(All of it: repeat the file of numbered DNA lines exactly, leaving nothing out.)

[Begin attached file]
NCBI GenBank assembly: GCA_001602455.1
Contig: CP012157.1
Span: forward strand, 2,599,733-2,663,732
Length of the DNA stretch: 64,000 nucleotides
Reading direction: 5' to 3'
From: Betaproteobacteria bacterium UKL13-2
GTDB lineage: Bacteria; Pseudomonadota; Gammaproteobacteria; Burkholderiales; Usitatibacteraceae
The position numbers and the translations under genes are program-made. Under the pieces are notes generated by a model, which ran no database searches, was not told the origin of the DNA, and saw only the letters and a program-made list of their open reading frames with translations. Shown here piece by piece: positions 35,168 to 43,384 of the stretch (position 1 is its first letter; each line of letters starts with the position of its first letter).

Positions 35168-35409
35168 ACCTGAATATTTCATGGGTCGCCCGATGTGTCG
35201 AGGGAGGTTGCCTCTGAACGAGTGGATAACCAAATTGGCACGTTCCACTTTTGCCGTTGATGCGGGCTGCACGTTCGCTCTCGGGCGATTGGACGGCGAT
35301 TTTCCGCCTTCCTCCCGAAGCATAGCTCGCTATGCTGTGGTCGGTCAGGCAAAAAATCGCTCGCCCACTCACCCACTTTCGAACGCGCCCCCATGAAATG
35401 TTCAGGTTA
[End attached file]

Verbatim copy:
NCBI GenBank assembly: GCA_001602455.1
Contig: CP012157.1
Span: forward strand, 2,599,733-2,663,732
Length of the DNA stretch: 64,000 nucleotides
Reading direction: 5' to 3'
From: Betaproteobacteria bacterium UKL13-2
GTDB lineage: Bacteria; Pseudomonadota; Gammaproteobacteria; Burkholderiales; Usitatibacteraceae
The position numbers and the translations under genes are program-made. Under the pieces are notes generated by a model, which ran no database searches, was not told the origin of the DNA, and saw only the letters and a program-made list of their open reading frames with translations. Shown here piece by piece: positions 35,168 to 43,384 of the stretch (position 1 is its first letter; each line of letters starts with the position of its first letter).

Positions 35168-35409
35168 ACCTGAATATTTCATGGGTCGCCCGATGTGTCG
35201 AGGGAGGTTGCCTCTGAACGAGTGGATAACCAAATTGGCACGTTCCACTTTTGCCGTTGATGCGGGCTGCACGTTCGCTCTCGGGCGATTGGACGGCGAT
35301 TTTCCGCCTTCCTCCCGAAGCATAGCTCGCTATGCTGTGGTCGGTCAGGCAAAAAATCGCTCGCCCACTCACCCACTTTCGAACGCGCCCCCATGAAATG
35401 TTCAGGTTA